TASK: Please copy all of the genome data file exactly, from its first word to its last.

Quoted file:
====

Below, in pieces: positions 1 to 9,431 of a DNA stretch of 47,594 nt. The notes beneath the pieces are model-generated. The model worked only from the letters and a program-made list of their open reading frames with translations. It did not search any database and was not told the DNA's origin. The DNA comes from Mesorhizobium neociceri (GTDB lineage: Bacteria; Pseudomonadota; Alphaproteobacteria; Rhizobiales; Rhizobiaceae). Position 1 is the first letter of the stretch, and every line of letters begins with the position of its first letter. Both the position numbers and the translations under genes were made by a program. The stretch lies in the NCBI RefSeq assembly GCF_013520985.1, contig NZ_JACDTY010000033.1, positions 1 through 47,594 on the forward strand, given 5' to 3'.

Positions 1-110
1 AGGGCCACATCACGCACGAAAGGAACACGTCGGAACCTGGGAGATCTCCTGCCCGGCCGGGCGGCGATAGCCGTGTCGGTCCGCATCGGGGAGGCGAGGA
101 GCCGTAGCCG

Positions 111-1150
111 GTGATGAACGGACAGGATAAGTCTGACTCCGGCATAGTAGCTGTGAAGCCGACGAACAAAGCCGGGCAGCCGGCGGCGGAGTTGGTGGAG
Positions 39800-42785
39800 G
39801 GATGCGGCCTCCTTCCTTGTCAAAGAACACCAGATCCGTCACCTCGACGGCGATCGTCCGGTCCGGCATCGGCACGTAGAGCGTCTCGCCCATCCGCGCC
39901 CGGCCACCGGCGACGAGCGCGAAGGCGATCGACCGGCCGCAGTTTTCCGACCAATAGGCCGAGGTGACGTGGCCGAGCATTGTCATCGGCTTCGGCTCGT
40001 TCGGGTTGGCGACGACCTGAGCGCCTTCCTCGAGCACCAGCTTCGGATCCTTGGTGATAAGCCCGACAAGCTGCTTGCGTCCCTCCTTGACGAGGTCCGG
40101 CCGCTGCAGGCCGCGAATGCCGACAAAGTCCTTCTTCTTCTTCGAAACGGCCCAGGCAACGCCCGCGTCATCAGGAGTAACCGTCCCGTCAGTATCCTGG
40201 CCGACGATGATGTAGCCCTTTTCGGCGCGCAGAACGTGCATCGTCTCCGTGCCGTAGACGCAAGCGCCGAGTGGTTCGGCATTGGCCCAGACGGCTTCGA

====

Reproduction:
Below, in pieces: positions 1 to 9,431 of a DNA stretch of 47,594 nt. The notes beneath the pieces are model-generated. The model worked only from the letters and a program-made list of their open reading frames with translations. It did not search any database and was not told the DNA's origin. The DNA comes from Mesorhizobium neociceri (GTDB lineage: Bacteria; Pseudomonadota; Alphaproteobacteria; Rhizobiales; Rhizobiaceae). Position 1 is the first letter of the stretch, and every line of letters begins with the position of its first letter. Both the position numbers and the translations under genes were made by a program. The stretch lies in the NCBI RefSeq assembly GCF_013520985.1, contig NZ_JACDTY010000033.1, positions 1 through 47,594 on the forward strand, given 5' to 3'.

Positions 1-110
1 AGGGCCACATCACGCACGAAAGGAACACGTCGGAACCTGGGAGATCTCCTGCCCGGCCGGGCGGCGATAGCCGTGTCGGTCCGCATCGGGGAGGCGAGGA
101 GCCGTAGCCG

Positions 111-1150
111 GTGATGAACGGACAGGATAAGTCTGACTCCGGCATAGTAGCTGTGAAGCCGACGAACAAAGCCGGGCAGCCGGCGGCGGAGTTGGTGGAG
Positions 39800-42785
39800 G
39801 GATGCGGCCTCCTTCCTTGTCAAAGAACACCAGATCCGTCACCTCGACGGCGATCGTCCGGTCCGGCATCGGCACGTAGAGCGTCTCGCCCATCCGCGCC
39901 CGGCCACCGGCGACGAGCGCGAAGGCGATCGACCGGCCGCAGTTTTCCGACCAATAGGCCGAGGTGACGTGGCCGAGCATTGTCATCGGCTTCGGCTCGT
40001 TCGGGTTGGCGACGACCTGAGCGCCTTCCTCGAGCACCAGCTTCGGATCCTTGGTGATAAGCCCGACAAGCTGCTTGCGTCCCTCCTTGACGAGGTCCGG
40101 CCGCTGCAGGCCGCGAATGCCGACAAAGTCCTTCTTCTTCTTCGAAACGGCCCAGGCAACGCCCGCGTCATCAGGAGTAACCGTCCCGTCAGTATCCTGG
40201 CCGACGATGATGTAGCCCTTTTCGGCGCGCAGAACGTGCATCGTCTCCGTGCCGTAGACGCAAGCGCCGAGTGGTTCGGCATTGGCCCAGACGGCTTCGA